I’m Bad at Journaling, but a Memory Jar Helps Me Stay Grounded

I’ve never enjoyed writing out my daily thoughts longhand, so I created a memory jar instead.

a jar against a background of clocks

A memory jar is one easy way to hold onto memories for those that can’t stand journaling. | Photo by Getty

Welcome to Ritual, Be Well Philly’s column of essays about the low-tech, inefficient things we do that pleasurably slow us down. From taking the long way home to hand-washing dishes, these simple habits allow us to be more present — even if only for a few minutes. 

In March 2020, like millions of others, I was faced with the fact I was not going back to college for the remainder of the spring. In June, I realized that I would lose my senior fall semester year of college as well. Over time, I dealt with the knowledge that everything was different now — and that millions of people, including people close to me, could and would become infected with COVID-19.

Facing all of that, it became easy for me to focus only on everything that is overwhelming, negative, complicated, and difficult. Intrusive thoughts prevented me from staying present in my life. Instead of enjoying my morning tea, I’d find myself distractedly thinking about how during a normal semester I’d be spending my time on my Swarthmore College campus in the company of friends, going grocery shopping and having small talk, complaining about and completing my assignments, spending free time in Philly going to comedy clubs and bars, shopping, maybe even getting a spontaneous piercing or tattoo — all the things I’d imagined for my twenty-first year of life.

Now, I spend most of my time at in my parent’s home in Central Jersey. I do all of my work at the dining table. I’m thankful and feel privileged that I’m able to work and study at home in a peaceful and supportive space — but the thoughts still come. It’s hard not to feel upset and overwhelmed thinking about all of the things I’m missing out on.

I had seen many calls online encouraging people to journal and record their feelings during this time. I had always wanted to keep a journal, but the practice never resonated with me. As someone who publishes her writing, I did not want journaling to become about being perfect and editing myself. I wanted to practice gratitude and try to be present in a way that felt authentic and forgiving to me. So, instead, one sunny morning, I chose to create a memory jar — it felt more freeing and less formal. I’d seen steps to make one on TikTok a couple weeks before. It’s pretty simple: just get a large mason jar or any vessel of your choice, decorate it if you want, and fill it will paper notes to yourself. It may just start with one slip of paper, but it can quickly become many. See how fast you can fill your jar to the top.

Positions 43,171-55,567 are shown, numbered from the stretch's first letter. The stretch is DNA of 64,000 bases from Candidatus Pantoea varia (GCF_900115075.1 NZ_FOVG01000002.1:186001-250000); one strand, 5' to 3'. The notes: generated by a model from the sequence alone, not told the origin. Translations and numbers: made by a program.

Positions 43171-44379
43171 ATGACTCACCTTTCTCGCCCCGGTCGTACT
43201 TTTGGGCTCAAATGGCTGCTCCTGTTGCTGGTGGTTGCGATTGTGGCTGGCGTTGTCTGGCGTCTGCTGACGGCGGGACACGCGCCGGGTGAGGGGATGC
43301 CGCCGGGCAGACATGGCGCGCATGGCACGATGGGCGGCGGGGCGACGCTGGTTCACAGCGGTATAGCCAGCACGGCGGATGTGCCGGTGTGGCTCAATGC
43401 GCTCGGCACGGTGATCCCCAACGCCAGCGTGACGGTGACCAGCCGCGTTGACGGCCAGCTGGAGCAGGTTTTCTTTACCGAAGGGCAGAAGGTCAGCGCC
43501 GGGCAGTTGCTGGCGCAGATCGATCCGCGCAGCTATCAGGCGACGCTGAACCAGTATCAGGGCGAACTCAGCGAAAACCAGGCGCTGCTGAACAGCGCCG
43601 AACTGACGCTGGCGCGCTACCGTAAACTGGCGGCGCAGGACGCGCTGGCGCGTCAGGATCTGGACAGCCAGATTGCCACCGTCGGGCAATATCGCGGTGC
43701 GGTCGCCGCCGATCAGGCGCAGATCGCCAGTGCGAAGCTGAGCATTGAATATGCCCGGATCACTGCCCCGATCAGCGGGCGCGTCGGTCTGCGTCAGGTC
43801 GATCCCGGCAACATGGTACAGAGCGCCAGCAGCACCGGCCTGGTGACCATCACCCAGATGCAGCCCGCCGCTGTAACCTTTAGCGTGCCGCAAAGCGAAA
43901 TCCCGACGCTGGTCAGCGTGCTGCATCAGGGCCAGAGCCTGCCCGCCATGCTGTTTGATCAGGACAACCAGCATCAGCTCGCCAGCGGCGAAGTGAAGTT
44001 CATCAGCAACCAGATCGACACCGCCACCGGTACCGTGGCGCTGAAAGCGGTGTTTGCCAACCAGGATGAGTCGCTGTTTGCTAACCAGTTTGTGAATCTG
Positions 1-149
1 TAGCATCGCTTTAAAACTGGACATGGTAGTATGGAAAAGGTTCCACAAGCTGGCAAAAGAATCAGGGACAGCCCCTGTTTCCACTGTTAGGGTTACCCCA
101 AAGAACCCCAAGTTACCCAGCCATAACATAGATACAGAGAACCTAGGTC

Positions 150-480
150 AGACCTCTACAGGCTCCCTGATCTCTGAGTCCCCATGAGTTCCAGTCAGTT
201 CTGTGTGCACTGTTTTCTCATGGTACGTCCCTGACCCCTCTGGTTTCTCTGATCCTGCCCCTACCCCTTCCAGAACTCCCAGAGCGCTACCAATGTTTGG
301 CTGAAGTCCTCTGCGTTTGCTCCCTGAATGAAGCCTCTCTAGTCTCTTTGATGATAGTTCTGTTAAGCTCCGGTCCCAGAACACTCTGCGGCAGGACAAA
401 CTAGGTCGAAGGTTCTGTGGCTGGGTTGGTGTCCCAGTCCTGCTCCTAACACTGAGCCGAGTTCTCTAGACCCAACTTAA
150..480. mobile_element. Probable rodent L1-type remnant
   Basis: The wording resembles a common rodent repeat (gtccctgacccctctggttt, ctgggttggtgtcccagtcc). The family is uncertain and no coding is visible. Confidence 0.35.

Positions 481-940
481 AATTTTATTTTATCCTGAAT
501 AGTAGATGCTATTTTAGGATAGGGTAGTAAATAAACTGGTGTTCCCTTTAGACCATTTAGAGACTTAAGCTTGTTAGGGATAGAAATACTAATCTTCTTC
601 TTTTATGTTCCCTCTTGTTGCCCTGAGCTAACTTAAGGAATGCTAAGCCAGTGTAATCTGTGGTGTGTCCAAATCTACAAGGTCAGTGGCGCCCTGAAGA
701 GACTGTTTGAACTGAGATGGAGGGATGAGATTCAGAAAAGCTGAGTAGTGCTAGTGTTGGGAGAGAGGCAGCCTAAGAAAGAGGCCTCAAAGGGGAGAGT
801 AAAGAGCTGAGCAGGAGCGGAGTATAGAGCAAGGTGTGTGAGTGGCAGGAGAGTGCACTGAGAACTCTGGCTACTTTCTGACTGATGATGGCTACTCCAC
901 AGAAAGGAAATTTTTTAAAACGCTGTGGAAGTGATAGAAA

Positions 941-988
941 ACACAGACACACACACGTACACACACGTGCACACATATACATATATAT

On little ripped up pieces of pastel-colored printer paper, I write down good things that happen to me or good moments I remember at the end of the day. I note the date and time of my reflection. Nothing is too little to note, and I’ve let go of self-judgment for this exercise. I’ll write something like: “I made a bangin’ grilled cheese today” or “I got the Philly Mag internship! Things are looking up.” It’s also been helpful for me as I navigate a long-distance relationship pandemic-style. I write down the things my partner and I have achieved as individuals and together, the plans we have made for the future … cute ‘ish like that.

My memory jar became a non-linear, noncommittal journal of a difficult time. It allowed me to reflect in the way I needed and wanted to do, but in a way that made sense to me. The form mimics my thought process; it embraces chaos. And don’t get me wrong, not all things in the memory jar are positive. Sometimes, the notes are as simple as, “Yesterday was terrible, but today was okay,” or, “I managed to go outside.” And, the truth is that I don’t have any rules when it comes to this practice. I will often not write anything new for the memory jar for months. (Yep, I struggle with these kinds of rituals, especially as other responsibilities crowd my life.) Instead of getting upset at myself for failing to be consistent, I try to hold myself in acceptance. I think about and celebrate the fact that I did start a memory jar and — let’s be real — we all need to start somewhere.

The jar now sits on my bedside table beside my sage, incense, and candles. Every once in a while, I re-read what’s in there, and find joy and meaning. The mantra that I have been repeating non-stop lately is “It’s all about the small wins.” Sometimes I pick a random slip of paper and remind myself of something that happened, a feeling I had, I thought I had. Reading all of these scraps through again is therapeutic. The point is not how often I write a new note to myself. The point is that even in a continually challenging time, I have a way to practice gratitude and presence: to note all of those simple, good moments — to savor little wins I might otherwise have overlooked.

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